Increased radial glia quiescence, decreased reactivation upon injury and unaltered neuroblast behavior underlie decreased neurogenesis in the aging zebrafish telencephalon

Edelmann, K., Glashauser, L., Sprungala, S., Hesl, B., Fritschle, M., Ninkovic, J., Godinho, L., and Chapouton, P.
The Journal of comparative neurology   521(13): 3099-115 (Journal)
Registered Authors
Chapouton, Prisca, Godinho, Leanne, Ninkovic, Jovica
zebrafish, aging, adult neurogenesis, radial glia, quiescence, neural stem cells, injury, regeneration, telencephalon, deltaA, gfap, S100Β
MeSH Terms
  • Age Factors
  • Aging*
  • Animals
  • Animals, Genetically Modified
  • Brain Injuries/pathology*
  • Bromodeoxyuridine/metabolism
  • Cell Count
  • Disease Models, Animal
  • ELAV Proteins/genetics
  • ELAV Proteins/metabolism
  • ELAV-Like Protein 3
  • Green Fluorescent Proteins/genetics
  • Green Fluorescent Proteins/metabolism
  • Histones/metabolism
  • Nerve Regeneration/physiology*
  • Nerve Tissue Proteins/metabolism
  • Neural Stem Cells/physiology*
  • Neuroglia/physiology*
  • Proliferating Cell Nuclear Antigen/metabolism
  • S100 Calcium Binding Protein beta Subunit/metabolism
  • Telencephalon/pathology*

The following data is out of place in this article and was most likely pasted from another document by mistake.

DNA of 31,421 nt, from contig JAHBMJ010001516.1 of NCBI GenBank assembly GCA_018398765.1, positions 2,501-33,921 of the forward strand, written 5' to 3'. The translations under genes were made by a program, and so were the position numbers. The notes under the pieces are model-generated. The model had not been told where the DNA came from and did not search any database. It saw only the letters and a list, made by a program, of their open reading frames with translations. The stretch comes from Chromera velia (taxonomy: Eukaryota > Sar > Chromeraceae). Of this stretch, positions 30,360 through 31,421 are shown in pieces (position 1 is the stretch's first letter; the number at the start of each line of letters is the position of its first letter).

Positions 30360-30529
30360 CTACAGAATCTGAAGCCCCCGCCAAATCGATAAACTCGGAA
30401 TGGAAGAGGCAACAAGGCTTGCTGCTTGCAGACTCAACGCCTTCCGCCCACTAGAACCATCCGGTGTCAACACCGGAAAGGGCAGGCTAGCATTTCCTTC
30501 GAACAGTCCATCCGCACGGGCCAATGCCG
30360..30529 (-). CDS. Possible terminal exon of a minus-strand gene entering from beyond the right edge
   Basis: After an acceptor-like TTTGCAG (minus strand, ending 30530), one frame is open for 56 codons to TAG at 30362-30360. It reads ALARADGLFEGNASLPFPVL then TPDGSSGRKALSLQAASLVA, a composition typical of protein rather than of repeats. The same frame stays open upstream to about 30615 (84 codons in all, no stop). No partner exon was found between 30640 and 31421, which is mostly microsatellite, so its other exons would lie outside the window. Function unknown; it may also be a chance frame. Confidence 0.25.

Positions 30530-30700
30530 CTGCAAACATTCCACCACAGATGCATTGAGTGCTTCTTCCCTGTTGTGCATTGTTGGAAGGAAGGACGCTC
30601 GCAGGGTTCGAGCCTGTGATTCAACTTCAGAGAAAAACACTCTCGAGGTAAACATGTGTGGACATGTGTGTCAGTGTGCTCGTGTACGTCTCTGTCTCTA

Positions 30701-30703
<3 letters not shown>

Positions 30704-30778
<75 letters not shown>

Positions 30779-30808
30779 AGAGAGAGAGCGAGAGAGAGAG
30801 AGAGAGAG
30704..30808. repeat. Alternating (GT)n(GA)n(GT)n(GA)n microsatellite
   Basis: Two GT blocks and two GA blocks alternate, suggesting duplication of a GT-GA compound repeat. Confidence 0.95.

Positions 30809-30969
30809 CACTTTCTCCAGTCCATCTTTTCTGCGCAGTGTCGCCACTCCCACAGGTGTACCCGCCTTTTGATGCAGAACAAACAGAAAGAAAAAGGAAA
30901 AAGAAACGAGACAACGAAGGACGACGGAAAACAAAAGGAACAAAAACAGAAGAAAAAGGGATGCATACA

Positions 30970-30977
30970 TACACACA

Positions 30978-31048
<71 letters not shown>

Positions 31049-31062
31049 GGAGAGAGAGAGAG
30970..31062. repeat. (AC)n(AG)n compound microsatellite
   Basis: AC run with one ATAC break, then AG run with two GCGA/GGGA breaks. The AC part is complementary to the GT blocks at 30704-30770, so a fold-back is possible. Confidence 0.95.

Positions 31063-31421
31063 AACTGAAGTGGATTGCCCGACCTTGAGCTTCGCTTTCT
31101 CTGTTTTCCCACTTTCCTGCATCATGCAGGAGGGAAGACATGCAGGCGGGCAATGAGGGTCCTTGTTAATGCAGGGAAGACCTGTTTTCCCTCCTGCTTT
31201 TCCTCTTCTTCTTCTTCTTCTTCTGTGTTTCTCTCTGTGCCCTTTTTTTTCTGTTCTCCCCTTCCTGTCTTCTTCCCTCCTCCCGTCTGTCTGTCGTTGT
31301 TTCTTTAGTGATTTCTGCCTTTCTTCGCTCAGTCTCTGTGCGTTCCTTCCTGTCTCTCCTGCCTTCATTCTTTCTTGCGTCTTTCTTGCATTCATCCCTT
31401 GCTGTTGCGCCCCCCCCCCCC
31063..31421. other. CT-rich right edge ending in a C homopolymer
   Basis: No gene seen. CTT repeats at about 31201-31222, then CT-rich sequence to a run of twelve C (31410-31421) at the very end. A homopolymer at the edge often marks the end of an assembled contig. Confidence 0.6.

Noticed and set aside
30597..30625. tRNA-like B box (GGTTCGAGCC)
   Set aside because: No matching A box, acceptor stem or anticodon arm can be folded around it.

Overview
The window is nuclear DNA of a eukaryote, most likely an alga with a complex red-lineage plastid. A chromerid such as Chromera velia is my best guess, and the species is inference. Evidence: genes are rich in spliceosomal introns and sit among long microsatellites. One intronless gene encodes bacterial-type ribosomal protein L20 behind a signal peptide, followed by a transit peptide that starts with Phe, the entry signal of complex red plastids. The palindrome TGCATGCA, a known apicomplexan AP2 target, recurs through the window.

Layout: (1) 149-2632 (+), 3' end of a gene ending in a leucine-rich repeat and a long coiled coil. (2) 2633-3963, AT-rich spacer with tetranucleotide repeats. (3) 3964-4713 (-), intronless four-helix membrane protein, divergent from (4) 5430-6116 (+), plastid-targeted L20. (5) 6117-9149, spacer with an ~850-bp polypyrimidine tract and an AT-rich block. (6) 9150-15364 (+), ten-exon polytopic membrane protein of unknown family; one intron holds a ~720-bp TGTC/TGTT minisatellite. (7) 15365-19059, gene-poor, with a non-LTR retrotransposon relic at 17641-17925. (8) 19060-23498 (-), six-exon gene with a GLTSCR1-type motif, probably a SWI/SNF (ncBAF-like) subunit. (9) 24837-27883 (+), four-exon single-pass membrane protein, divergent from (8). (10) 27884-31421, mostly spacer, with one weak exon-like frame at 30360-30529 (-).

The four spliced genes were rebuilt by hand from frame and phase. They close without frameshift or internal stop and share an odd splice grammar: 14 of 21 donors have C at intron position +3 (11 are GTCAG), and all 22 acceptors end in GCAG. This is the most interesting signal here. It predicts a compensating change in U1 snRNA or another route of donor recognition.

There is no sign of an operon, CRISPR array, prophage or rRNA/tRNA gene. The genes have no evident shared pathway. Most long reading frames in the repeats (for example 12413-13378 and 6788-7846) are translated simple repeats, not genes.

• Zebrafish
  • Zebrafish Proteins/genetics
  • Zebrafish Proteins/metabolism
23787922 Full text @ J. Comp. Neurol.

The zebrafish has recently become a source of new data on the mechanisms of neural stem cell (NSC) maintenance and ongoing neurogenesis in adult brains. In this vertebrate, neurogenesis occurs at high levels in all ventricular regions of the brain, and brain injuries recover successfully, owing to the recruitment of radial glia, which function as NSCs. This new vertebrate model of adult neurogenesis is thus advancing our knowledge of the molecular cues in use for the activation of NSCs and fate of their progeny. Because the regenerative potential of somatic stem cells generally weakens with increasing age, it is important to assess to what extent zebrafish NSC potential decreases or remains unaltered with age. We found that neurogenesis in the ventricular zone, the olfactory bulb and in a newly identified parenchymal zone of the telencephalon, indeed declines as the fish ages, and that oligodendrogenesis also declines. In the ventricular zone, the radial glial cell population remains largely unaltered morphologically, but enters less frequently into the cell cycle and hence produces fewer neuroblasts. The neuroblasts themselves do not change their behaviour with age and produce the same number of post-mitotic neurons. Thus, decreased neurogenesis in the physiologically aging zebrafish brain is correlated with an increasing quiescence of radial glia. Following injuries, radial glia in aged brains are reactivated and the percentage of cell cycle entry is increased in the radial glia population. However, this reaction is far less pronounced than in younger animals, pointing to irreversible changes in aging zebrafish radial glia.

Genes / Markers
Mutations / Transgenics
Human Disease / Model
Sequence Targeting Reagents
Engineered Foreign Genes